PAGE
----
It was sad to learn football innovator and pundit Jimmy Hill is in a nursing home suffering Alzheimer’s.  In 1961, as chairman of the PFA Hill motivated the campaign to abolish the 20 pound a week minimum wage.  The threat of unanimous strike action pressured the FA to drop the rule.  While some may feel this is partly responsible for some of the modern  games ills, the campaign was entirely appropriate and shrewdly co-ordinated.  It was Jimmy Hill who proposed a new system of three points for a win.  Like many others, he felt attacking football needed greater reward.  In 1981 three points for a win was introduced in England and is now the accepted format across the globe.   Hill is best known for presenting football programmes on television.  He revolutionised football coverage while working for ITV on the 1970 World Cup by introducing the panel.  In the modern age, punditry is often regarded as a credible career for ex players, yet until 1970 no such job existed.  In short, he understood the power of television.  For a long time Jimmy Hill was unpopular.  He often seemed pompous and isolated from the fan on the street.  For all that it’d be harsh to deny his legacy.  Hopefully, his final years will be as comfortable as they can be.

Emphatic defeat, importance of managers, a great ambassador

January 17th, 2013 No comments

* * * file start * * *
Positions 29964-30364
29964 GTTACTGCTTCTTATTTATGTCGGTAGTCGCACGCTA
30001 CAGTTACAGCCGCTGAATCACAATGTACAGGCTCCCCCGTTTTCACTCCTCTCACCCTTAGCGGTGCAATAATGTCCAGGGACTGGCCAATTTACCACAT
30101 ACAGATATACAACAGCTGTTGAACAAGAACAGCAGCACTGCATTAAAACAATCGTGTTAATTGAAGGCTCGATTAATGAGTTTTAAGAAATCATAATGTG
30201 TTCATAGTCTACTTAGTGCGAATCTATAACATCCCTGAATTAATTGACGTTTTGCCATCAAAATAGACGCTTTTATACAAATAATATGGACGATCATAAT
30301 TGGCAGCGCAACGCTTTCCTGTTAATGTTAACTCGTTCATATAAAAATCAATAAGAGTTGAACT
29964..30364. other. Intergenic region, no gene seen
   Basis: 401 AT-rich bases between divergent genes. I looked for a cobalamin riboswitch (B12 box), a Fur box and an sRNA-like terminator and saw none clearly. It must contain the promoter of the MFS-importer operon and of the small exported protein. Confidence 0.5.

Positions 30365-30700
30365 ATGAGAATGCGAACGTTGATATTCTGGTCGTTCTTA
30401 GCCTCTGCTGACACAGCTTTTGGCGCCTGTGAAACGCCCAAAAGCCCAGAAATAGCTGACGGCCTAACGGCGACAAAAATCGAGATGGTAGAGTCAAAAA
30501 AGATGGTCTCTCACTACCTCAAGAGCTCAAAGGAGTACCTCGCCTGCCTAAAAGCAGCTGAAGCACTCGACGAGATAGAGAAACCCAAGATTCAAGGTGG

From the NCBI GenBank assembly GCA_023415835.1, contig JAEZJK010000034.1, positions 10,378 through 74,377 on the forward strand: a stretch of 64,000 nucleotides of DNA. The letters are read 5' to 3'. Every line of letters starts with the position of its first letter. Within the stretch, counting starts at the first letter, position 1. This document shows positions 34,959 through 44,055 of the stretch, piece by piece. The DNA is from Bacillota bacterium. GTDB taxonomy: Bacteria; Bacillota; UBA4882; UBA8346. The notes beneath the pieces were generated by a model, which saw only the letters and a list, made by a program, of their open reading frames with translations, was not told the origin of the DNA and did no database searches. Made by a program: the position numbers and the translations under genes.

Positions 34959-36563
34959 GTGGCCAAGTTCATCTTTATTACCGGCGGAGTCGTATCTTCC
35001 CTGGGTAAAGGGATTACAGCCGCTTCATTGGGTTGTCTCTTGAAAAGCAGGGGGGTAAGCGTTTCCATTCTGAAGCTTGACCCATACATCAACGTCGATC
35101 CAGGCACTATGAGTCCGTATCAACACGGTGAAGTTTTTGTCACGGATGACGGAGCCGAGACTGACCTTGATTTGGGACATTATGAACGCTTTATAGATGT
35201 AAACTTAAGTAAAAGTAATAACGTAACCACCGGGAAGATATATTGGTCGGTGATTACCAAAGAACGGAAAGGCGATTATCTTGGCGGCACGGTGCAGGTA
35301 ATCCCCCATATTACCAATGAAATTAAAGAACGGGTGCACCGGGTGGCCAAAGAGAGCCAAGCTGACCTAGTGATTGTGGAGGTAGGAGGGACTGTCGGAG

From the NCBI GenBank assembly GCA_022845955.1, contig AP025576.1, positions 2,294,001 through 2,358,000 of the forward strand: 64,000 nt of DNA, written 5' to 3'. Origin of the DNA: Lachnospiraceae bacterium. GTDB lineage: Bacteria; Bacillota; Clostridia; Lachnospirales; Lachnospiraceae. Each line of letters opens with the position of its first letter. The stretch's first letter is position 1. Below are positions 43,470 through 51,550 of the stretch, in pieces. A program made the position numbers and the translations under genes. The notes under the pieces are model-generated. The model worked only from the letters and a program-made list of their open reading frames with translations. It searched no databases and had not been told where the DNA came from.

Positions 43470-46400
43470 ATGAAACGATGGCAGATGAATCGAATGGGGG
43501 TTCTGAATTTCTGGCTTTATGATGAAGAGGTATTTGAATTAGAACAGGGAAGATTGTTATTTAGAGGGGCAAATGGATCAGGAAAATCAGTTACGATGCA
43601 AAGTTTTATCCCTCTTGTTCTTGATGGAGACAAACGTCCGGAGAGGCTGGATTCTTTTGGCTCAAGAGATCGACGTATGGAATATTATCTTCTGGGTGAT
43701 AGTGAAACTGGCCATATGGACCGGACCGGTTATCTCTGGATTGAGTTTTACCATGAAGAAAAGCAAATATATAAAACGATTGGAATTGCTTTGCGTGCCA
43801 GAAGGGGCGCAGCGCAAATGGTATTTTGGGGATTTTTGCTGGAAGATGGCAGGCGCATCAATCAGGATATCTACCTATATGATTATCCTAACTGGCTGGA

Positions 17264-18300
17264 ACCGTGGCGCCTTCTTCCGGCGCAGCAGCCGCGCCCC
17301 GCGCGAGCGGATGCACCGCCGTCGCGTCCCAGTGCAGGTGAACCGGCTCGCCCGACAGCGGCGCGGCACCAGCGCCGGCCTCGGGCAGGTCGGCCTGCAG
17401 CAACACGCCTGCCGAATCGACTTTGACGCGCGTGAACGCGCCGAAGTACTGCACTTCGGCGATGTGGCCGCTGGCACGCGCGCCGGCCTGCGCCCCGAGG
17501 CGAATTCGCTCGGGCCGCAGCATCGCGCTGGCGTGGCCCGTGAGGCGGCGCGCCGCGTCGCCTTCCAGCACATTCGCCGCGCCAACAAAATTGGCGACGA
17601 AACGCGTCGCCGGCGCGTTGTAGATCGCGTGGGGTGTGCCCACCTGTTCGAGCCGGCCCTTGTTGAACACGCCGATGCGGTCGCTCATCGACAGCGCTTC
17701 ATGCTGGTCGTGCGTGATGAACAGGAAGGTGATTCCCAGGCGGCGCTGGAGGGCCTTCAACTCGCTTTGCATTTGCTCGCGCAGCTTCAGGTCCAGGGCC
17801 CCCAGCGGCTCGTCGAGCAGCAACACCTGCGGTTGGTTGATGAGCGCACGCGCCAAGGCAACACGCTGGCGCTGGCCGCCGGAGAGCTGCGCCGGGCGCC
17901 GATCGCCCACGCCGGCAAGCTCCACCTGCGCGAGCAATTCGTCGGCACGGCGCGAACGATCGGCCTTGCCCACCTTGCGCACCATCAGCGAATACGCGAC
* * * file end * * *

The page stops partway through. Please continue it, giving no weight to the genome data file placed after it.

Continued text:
Losing to Chelsea is no disgrace.  Until they took the lead on the stroke of half time Stoke had matched them.  When Kenwyne Jones squandered a great opportunity early on many of us got the feeling we may have blown our best chance… and so it proved.  Throughout a very entertaining first half Chelsea broke with precision and pace and their movement stretched us.  It was the fluidity which led to Frank Lampard’s opening bringing an impressive save from Asmir Begovic.  We were undone by the aforementioned movement in first half injury time.  The overlap and cross by Hazard created confusion in our defence and Jon Walters ensuing own goal proved to be the turning point in the match.  We started the second half with a burst of pressure, the highpoint of which was N’Zonzi’s thunderous drive being palmed away by Cech.  Unfortunately, having to press and chase the game led to space behind the midfield, space that Chelsea were more than capable of exploiting.  When Jon Walters bagged his second own goal of the game it marked the end of the match as a contest.  4 down after 73 minutes we could have been forgiven for fearing a repeat of the 0-7 battering we took at Stamford Bridge in 2010.  Thankfully we were spared a repeat of that humiliation.  All that remained was for Jon Walters to compound his own miserable day by missing a penalty.  Nobody can deny Chelsea’s quality but losing 0-4 at home to anyone is distressing.  From being a team with an inpenetrable defence we’ve now conceded ten goals in the last three league games.  In the aftermath we can look ahead and disperse many of the gathering clouds in the embryonic stage by bouncing straight back at Swansea.  Most importantly, we must remember that while the defence needs work we still have the attacking armory to press forward and win games.  Intending to play out 0-0 draws would be as unnecessary and inexcusable as ever.